Proper documentary.. i think Fastest should change its title to “Valetino Rossi, The Fastest and Others”

  4. Isle of Man TT: A Dangerous Addiction – http://t.co/tmciO6y2 #motorcycle

  5. bemer2six says:

    That was just awesome. wish i could just ride the course one day. thanks for sharing!

  6. Gutterslob says:

    It’s a bit “dumbed down” for mass (ie: non motorcyclist) consumption, but still a very decent documentary.

    I had the opportunity to exchange a few comments with the creator (who’s a genuine top bloke) of this doc some time ago on Youtube. He mentioned that they had hours of usable footage, mainly interviews, that didn’t make the final cut Al-Jazeera decided to put out. Shame, because I wanted to see much more. Good stuff.

  7. RobertB says:

    Incredible, that was amazing. I would love to see Guy win it and hear the interview afterwards! These guys seem like they cheat death at every corner and keep pushing harder and harder. In my opinion this is what motorcycle racing is about, not for the money but love of the sport and event.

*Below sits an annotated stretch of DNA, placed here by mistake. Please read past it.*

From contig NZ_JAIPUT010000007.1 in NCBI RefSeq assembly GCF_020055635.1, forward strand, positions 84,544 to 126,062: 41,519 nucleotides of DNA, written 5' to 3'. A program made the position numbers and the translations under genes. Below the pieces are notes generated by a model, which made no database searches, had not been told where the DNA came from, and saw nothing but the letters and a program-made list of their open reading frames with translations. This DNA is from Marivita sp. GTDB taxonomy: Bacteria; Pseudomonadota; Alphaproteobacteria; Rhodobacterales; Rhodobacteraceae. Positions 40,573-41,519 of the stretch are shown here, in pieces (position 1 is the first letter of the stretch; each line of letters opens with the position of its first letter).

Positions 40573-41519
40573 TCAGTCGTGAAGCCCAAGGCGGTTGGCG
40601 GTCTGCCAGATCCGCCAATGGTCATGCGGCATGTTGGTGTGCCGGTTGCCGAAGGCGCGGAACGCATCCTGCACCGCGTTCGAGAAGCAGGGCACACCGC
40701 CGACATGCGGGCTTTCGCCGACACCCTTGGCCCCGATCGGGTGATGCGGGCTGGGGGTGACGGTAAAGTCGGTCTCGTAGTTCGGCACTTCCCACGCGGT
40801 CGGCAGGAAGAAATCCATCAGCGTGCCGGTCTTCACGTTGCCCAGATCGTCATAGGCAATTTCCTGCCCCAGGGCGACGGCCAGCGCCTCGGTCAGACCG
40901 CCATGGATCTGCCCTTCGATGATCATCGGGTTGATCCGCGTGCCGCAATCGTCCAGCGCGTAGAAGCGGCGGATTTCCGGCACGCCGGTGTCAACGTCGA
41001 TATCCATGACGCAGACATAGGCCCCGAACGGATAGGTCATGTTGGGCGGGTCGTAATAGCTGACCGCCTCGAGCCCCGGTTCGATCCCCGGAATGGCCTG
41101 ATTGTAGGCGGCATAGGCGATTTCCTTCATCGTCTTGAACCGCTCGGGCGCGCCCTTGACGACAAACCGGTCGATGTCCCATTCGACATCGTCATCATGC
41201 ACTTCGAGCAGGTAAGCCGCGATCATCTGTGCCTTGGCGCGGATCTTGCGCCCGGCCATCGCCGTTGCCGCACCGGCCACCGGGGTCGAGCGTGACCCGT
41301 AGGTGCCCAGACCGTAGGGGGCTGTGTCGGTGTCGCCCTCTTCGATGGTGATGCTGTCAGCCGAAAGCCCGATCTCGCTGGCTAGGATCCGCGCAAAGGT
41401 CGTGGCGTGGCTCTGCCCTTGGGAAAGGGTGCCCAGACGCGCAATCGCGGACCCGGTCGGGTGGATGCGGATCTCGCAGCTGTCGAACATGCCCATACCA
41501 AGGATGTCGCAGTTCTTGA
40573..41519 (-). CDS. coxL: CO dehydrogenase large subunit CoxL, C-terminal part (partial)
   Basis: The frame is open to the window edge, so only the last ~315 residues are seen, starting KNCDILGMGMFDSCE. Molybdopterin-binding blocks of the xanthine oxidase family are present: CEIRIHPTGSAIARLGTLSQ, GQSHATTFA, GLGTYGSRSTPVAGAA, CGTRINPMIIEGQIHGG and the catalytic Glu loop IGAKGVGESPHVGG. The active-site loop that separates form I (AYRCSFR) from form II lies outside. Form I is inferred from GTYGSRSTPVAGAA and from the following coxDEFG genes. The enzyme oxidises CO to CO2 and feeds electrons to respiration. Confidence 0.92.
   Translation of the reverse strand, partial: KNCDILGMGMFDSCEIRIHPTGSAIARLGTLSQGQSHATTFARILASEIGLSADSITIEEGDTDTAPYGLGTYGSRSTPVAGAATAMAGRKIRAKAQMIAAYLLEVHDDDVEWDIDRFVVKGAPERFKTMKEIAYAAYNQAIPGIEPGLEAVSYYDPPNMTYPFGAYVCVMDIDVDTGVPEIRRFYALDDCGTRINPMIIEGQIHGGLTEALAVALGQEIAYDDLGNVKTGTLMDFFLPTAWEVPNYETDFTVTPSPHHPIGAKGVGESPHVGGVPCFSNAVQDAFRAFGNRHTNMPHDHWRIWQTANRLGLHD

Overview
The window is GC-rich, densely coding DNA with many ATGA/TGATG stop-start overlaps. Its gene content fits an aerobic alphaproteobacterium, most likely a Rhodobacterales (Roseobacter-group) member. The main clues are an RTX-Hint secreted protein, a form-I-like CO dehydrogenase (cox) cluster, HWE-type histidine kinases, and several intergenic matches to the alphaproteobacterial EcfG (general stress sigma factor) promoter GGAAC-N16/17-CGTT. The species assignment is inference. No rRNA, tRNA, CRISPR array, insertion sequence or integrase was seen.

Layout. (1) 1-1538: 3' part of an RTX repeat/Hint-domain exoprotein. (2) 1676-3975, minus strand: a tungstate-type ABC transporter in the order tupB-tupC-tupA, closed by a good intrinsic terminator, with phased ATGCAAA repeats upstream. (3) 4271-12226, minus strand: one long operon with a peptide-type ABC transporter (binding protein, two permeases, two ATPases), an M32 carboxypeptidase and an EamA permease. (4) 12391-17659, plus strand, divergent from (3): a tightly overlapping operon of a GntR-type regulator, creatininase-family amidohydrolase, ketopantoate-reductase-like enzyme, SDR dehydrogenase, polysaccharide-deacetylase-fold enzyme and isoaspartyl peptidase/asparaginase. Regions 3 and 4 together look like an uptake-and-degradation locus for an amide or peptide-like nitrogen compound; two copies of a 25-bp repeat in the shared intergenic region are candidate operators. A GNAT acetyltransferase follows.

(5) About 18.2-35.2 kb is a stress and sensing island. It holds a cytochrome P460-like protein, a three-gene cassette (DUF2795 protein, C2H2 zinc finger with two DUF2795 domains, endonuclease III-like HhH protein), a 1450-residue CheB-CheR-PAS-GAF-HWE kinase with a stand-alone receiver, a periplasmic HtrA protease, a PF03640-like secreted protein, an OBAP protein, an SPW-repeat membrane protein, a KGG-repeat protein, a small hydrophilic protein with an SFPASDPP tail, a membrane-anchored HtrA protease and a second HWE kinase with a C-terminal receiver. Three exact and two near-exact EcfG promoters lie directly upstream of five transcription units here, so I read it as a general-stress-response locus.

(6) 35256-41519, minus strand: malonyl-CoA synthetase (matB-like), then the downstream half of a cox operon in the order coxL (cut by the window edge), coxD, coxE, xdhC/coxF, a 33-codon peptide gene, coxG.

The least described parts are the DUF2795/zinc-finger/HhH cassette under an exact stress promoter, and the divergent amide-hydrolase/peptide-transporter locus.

8. TexusTim says:

    Thanks for putting that up for us, had not seen this video before.
    I thought it was very well done.

  9. Chaz Michael Michaels says:

    If you’ve ever seen old footage of Sterling Moss, Phil Hill, on up to Nicky Lauda…that was the last of motor sports as utterly synonymous with a death defying stunt such as watching the Wallendas walking a tight rope with no net. ….until you watch this.

    Real roads racing is death defying.

    I must be honest, I don’t like it…but I must also say I’d like to see it. Because it’s more a death defying stunt of mesmerizing insanity than sport.

    I’d like to see them NOT die, defy death, and scare the bejesus out of me in the process. Unfortunately, these guys do die and that outweighs the spectacle…and it ruins everything when it happens. I only think what an awful waste and when will it ever end?

  10. “I only think what an awful waste and when will it ever end?”

    I feel the same about the thousands who die from slipping and falling to their death in the shower each year. When will this madness we call hygiene end already?!?! Alas, for them the allure of cleanliness outweighs the risk of death that looms over each soapy bubble. I started MESS (Men Ending Stupid Showers) as a means of halting the madness, but it hasn’t put much of a dent into the horror. The pastime carries on with its participants regaling all who would listen about their deeds, along with sayings such as “cleanliness is next to Godliness”. It’s enough to make a grown dalmatian whine.